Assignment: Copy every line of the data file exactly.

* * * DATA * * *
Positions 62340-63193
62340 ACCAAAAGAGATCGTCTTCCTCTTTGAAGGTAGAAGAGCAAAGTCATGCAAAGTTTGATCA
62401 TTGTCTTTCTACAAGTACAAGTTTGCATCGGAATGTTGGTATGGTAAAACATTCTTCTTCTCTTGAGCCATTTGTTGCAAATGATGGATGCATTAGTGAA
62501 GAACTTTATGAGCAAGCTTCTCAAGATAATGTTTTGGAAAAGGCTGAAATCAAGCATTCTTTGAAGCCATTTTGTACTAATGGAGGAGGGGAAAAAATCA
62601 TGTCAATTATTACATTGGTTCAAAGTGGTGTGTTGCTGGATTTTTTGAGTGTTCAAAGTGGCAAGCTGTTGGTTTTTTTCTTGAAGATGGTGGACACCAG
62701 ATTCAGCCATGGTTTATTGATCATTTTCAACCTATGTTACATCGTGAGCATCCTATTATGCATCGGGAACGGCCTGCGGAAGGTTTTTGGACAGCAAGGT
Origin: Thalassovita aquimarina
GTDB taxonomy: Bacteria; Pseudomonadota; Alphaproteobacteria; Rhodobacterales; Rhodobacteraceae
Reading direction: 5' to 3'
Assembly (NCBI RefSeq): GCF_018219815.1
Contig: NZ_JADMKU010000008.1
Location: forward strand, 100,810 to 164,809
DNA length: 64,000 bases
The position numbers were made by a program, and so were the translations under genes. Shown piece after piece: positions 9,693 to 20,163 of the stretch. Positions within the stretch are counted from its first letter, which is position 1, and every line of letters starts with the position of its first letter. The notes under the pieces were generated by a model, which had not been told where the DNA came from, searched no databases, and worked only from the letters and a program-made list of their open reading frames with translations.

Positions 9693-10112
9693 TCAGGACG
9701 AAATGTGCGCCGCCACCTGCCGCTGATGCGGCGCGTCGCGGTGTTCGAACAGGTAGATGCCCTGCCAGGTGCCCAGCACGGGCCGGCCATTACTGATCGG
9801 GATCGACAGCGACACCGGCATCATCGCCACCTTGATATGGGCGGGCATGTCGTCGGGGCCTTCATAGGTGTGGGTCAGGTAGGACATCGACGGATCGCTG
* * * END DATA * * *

Positions 62340-63193
62340 ACCAAAAGAGATCGTCTTCCTCTTTGAAGGTAGAAGAGCAAAGTCATGCAAAGTTTGATCA
62401 TTGTCTTTCTACAAGTACAAGTTTGCATCGGAATGTTGGTATGGTAAAACATTCTTCTTCTCTTGAGCCATTTGTTGCAAATGATGGATGCATTAGTGAA
62501 GAACTTTATGAGCAAGCTTCTCAAGATAATGTTTTGGAAAAGGCTGAAATCAAGCATTCTTTGAAGCCATTTTGTACTAATGGAGGAGGGGAAAAAATCA
62601 TGTCAATTATTACATTGGTTCAAAGTGGTGTGTTGCTGGATTTTTTGAGTGTTCAAAGTGGCAAGCTGTTGGTTTTTTTCTTGAAGATGGTGGACACCAG
62701 ATTCAGCCATGGTTTATTGATCATTTTCAACCTATGTTACATCGTGAGCATCCTATTATGCATCGGGAACGGCCTGCGGAAGGTTTTTGGACAGCAAGGT
Origin: Thalassovita aquimarina
GTDB taxonomy: Bacteria; Pseudomonadota; Alphaproteobacteria; Rhodobacterales; Rhodobacteraceae
Reading direction: 5' to 3'
Assembly (NCBI RefSeq): GCF_018219815.1
Contig: NZ_JADMKU010000008.1
Location: forward strand, 100,810 to 164,809
DNA length: 64,000 bases
The position numbers were made by a program, and so were the translations under genes. Shown piece after piece: positions 9,693 to 20,163 of the stretch. Positions within the stretch are counted from its first letter, which is position 1, and every line of letters starts with the position of its first letter. The notes under the pieces were generated by a model, which had not been told where the DNA came from, searched no databases, and worked only from the letters and a program-made list of their open reading frames with translations.

Positions 9693-10112
9693 TCAGGACG
9701 AAATGTGCGCCGCCACCTGCCGCTGATGCGGCGCGTCGCGGTGTTCGAACAGGTAGATGCCCTGCCAGGTGCCCAGCACGGGCCGGCCATTACTGATCGG
9801 GATCGACAGCGACACCGGCATCATCGCCACCTTGATATGGGCGGGCATGTCGTCGGGGCCTTCATAGGTGTGGGTCAGGTAGGACATCGACGGATCGCTG